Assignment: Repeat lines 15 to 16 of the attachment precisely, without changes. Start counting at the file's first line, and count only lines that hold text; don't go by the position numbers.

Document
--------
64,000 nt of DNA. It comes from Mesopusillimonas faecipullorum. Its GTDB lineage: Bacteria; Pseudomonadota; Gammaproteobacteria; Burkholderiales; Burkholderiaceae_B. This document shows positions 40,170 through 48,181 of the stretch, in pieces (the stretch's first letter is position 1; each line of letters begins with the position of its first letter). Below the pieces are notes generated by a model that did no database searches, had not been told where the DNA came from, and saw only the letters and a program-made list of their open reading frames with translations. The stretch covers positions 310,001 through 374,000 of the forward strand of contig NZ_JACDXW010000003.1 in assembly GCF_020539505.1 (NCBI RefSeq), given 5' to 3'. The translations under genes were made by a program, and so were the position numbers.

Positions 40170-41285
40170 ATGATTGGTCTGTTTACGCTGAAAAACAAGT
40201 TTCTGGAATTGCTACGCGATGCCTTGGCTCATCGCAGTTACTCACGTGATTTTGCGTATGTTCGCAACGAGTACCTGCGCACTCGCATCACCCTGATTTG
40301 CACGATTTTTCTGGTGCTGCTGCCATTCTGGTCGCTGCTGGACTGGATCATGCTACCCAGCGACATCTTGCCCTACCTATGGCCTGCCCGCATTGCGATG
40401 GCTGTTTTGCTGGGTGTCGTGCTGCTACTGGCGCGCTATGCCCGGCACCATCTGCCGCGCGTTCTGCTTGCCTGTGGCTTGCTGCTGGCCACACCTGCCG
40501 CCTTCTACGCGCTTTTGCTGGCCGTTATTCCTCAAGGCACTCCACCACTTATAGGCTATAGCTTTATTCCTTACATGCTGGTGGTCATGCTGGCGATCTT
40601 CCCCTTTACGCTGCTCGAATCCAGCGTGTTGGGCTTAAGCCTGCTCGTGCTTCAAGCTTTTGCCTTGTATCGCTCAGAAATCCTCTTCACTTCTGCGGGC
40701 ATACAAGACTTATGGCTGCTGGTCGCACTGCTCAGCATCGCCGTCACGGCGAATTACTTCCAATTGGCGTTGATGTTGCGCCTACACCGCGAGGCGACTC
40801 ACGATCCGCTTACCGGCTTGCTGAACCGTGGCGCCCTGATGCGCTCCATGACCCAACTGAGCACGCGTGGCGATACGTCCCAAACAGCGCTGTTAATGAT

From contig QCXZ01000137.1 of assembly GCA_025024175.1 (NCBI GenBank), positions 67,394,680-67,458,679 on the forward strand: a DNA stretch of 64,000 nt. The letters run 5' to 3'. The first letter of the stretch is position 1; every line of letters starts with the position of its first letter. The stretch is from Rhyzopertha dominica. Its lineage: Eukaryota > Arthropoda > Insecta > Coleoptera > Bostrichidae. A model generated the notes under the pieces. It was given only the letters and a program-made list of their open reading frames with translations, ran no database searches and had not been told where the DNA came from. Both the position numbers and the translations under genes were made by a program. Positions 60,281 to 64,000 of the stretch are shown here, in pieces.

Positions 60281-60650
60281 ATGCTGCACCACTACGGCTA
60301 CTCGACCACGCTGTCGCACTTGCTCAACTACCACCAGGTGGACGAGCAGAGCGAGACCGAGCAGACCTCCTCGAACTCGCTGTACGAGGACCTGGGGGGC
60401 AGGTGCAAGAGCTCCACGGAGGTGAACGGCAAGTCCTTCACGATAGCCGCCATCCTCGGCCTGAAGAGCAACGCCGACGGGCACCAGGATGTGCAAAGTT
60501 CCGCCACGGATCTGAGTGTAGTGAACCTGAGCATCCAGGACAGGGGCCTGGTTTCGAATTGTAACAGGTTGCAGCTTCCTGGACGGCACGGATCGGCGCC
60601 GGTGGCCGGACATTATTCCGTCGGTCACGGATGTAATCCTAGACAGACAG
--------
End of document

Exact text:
60401 AGGTGCAAGAGCTCCACGGAGGTGAACGGCAAGTCCTTCACGATAGCCGCCATCCTCGGCCTGAAGAGCAACGCCGACGGGCACCAGGATGTGCAAAGTT
60501 CCGCCACGGATCTGAGTGTAGTGAACCTGAGCATCCAGGACAGGGGCCTGGTTTCGAATTGTAACAGGTTGCAGCTTCCTGGACGGCACGGATCGGCGCC